Accessibility January 17, 2020
Railways’ slammed for inaccessibility of stations for wheelchair users
Members from the disabled community point out that railway stations across India still remains inaccessible for wheelchair users. There are no wheelchair ramps or lifts in most of the prominent railway stations. In spite of repeated requests, officials have failed in ensuring a barrier-free Indian railways.
Trains are one of the most affordable and fastest mediums of transport for people in India. But Indian railways, which claims to be one of the largest in the world, still remains inaccessible for wheelchair users. Prime Minister Narendra Modi launched ‘Accessible India’ that assured accessible public spaces including railway stations. Till date, all the railway stations across the country remain inaccessible for wheelchair users. They are unable to travel independently. The railways being insensitive towards needs and requirements of wheelchair users is clearly a violation of the law. Members from the disabled community are demanding justice and need for speedy action.
Barriers at many levels for disabled
Jisha MR is a wheelchair user from Kerala. An artist, Jisha has to often travel to different parts of the state to exhibit her works. In spite of having financial constraints, she is forced to take a cab now due to inaccessibility at railway stations.
I have travelled many times in trains and it is truly a nightmare for me. Till date, I have not come across any railway station with a decent wheelchair ramp. I cannot even imagine using the toilets because they are not accessible at all. A few of us have tried to talk to officials at railway stations. But they become restless and angry when you speak to them about inaccessibility. There are no lifts or escalators as well. I’am unable to cross platforms with my wheelchair. – Jisha MR, Wheelchair user
This is not an isolated incident. Sindhu Sudevan, a wheelchair user from Thiruvananthapuram, the state capital of Kerala says, “In spite of repeated requests, officials turn their heads away towards needs of wheelchair users. They say that wheelchair users hardly travel. So they do not want to waste time and resources trying to make railway stations accessible for us”.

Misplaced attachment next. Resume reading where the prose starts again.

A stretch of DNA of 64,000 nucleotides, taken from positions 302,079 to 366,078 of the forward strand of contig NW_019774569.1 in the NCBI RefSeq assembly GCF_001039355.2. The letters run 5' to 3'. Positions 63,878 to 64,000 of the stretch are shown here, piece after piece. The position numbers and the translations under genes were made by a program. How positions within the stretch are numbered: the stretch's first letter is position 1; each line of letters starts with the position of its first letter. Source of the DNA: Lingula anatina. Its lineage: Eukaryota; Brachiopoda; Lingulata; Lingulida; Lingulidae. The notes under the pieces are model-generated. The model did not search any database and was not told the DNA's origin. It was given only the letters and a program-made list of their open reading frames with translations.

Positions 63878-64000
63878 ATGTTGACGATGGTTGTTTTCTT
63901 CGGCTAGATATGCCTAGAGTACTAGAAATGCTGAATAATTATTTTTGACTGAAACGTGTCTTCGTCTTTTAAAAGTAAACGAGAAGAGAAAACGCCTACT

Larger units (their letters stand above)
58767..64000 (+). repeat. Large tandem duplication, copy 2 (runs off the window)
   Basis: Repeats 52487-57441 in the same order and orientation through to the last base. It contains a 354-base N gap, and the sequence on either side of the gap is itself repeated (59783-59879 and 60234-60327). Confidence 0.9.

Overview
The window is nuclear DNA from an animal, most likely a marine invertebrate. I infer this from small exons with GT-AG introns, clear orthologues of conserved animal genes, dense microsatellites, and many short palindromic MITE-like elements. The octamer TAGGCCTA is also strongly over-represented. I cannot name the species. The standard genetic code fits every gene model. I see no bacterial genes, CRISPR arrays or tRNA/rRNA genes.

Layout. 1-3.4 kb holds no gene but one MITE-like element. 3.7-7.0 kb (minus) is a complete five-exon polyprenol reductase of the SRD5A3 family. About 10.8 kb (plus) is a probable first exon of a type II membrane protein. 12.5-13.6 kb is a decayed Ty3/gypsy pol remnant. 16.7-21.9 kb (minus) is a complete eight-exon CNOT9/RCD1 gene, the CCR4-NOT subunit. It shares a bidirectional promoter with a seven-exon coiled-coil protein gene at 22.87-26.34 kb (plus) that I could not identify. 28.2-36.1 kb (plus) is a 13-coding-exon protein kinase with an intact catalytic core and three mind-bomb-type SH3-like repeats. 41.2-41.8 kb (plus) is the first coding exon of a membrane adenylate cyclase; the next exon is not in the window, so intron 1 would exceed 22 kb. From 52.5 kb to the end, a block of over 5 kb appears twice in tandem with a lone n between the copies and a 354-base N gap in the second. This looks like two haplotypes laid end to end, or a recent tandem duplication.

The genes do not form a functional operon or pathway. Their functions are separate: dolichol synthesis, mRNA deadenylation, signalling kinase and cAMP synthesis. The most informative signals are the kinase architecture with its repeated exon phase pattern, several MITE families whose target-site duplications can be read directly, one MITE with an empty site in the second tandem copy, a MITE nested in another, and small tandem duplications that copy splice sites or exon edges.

Even today, railway stations in cities like Bengaluru, Chennai, Delhi, Hyderabad and Kochi still remains inaccessible for wheelchair users.
Last 3 December, on International Disabilities Day, the Indian railways had come up with an updated new circular on the many assurances for disabled people for accessible and barrier-free travel. The ‘Accessible India’ campaign never worked out. Some NGO’s and private companies are now stepping forward to do their bit to make railways accessible for disabled people. Amongst them is Bengaluru based Anuprayaas. Though they primarily work on making railway stations accessible for visually impaired people, ‘Anuprayaas’ hopes they can do their bit for wheelchair users too very soon.
“We still have a long way to go when it comes to creating accessible and barrier-free railway stations. I have been working in this sector for over a decade now”, says says Panjam Cajla, Founder, Anuprayaas. “The good thing is that officials are now becoming more aware about needs and requirements of disabled people. They are open to change. They appreciate the changes that you try to introduce. Most railway stations are also doing accessibility audits. So I believe barrier-free railway stations are going to be a reality soon”.
Members from the disabled community hope that the Indian Railways will step up and work towards creating accessible railway stations soon. That way, more wheelchair users can travel independently.
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